As I was gathering ingredients for my Sunday Japanese feast, I spotted kabu (カブ)—Japanese turnips. I thought, “Umm, turnip pickles, those would be good.” While I have made these pickles before, I have apparently never posted them. Today, I chose to salt pickle (shiozuke; 塩漬け) my turnips.
Before the introduction of refrigeration, Japanese pickles (漬物, tsukemono) was an important method of preserving vegetables. Japanese cuisine uses several methods of pickling—salt, rice bran, sake lees, soy sauce, vinegar, and miso. Each technique imparts its own taste and texture to the final pickle. Besides the basic pickling, you may also add a variety of ingredients to add interest/color/flavor to the basic recipe. For this pickle, I am adding kombu (昆布, kelp) and Shichimi tōgarashi (七味唐辛子, seven-flavor chili pepper).
Karl’s Japanese Turnip Pickles
4 Japanese turnips (about ½ lb.)
1 Tbs. kosher salt
1 Tbs. water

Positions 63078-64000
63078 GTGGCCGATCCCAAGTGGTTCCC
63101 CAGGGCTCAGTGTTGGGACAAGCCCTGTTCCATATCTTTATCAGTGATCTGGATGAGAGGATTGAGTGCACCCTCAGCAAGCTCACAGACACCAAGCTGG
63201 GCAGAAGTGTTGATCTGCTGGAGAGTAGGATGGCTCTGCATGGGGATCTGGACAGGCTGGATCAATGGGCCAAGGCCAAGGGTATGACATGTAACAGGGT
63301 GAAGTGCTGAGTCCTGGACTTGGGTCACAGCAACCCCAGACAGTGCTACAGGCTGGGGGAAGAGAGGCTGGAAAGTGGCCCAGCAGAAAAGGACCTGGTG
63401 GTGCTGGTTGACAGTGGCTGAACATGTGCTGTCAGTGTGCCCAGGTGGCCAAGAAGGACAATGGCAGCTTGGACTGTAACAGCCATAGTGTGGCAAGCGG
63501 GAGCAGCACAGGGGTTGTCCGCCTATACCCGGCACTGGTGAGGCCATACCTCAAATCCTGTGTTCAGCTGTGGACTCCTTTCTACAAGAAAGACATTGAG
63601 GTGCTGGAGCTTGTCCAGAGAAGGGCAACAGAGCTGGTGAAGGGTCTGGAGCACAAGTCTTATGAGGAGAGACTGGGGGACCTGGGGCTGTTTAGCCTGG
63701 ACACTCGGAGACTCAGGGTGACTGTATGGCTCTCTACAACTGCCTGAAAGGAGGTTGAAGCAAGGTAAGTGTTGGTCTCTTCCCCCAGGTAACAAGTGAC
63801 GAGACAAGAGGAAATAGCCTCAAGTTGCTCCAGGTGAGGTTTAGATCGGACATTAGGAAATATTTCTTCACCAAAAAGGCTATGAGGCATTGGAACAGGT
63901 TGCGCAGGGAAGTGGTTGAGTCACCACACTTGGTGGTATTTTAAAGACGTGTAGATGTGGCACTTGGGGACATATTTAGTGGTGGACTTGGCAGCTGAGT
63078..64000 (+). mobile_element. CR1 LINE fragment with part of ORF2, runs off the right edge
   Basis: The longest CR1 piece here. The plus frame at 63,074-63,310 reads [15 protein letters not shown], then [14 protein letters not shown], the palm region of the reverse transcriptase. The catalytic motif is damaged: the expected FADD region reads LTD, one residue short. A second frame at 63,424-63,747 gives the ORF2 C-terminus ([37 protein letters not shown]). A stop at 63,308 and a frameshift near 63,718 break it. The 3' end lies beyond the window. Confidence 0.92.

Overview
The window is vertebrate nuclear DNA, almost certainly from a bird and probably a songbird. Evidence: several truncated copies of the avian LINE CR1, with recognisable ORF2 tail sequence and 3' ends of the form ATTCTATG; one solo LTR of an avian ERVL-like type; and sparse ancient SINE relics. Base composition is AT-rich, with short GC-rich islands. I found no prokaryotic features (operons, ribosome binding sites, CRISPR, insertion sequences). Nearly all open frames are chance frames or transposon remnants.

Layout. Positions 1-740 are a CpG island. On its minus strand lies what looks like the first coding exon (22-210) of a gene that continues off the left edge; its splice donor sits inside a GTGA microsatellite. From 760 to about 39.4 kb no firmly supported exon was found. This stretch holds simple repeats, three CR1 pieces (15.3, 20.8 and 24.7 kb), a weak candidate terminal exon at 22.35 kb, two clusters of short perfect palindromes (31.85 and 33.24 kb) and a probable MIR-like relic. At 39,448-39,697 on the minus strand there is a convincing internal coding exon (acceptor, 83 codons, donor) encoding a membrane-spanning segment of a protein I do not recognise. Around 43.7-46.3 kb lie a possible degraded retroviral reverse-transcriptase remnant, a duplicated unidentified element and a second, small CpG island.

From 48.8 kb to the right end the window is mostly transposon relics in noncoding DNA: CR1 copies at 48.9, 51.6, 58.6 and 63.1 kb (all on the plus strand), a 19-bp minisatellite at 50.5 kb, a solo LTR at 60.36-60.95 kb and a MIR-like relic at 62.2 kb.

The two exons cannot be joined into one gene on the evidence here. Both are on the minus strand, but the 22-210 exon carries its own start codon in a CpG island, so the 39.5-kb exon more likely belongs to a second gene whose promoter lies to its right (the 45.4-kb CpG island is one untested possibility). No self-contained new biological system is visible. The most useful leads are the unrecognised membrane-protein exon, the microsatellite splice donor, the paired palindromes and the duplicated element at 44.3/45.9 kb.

1 Tbs. kombu, shredded
¼ tsp. Shichimi tōgarashi (a Japanese chili pepper blend)
1. Wash and cut the turnips in half—top to bottom.
Tip: A mandoline is very useful for making even, thin slices.
Note: I leave a “handle” of the turnip greens on and slice the turnip—not quite all the way through—from the bottom. This give me something to hang onto as I slide the root past the very sharp mandoline blade.
2. Put the turnip slices in a sealable quart bag and sprinkle the salt over them.
3. Add the kombu, water, and Shichimi to the turnips.
4. Shake the bag to distribute all of the ingredients.
5. Press the air out of the bag and pickle for at least 4 hours.
Tip: Overnight is better. Flip the bag occasionally to ensure all of the turnip slices are in contact with the pickling sauce.
Note: While this is too little pickle to use most pickle presses on, I put several bags of different pickles into my press and press them together.
6. Squeeze the excess liquid and salt off and transfer the pickles to a bowl.
7. (Optional) Garnish with a sprinkle of Shichimi.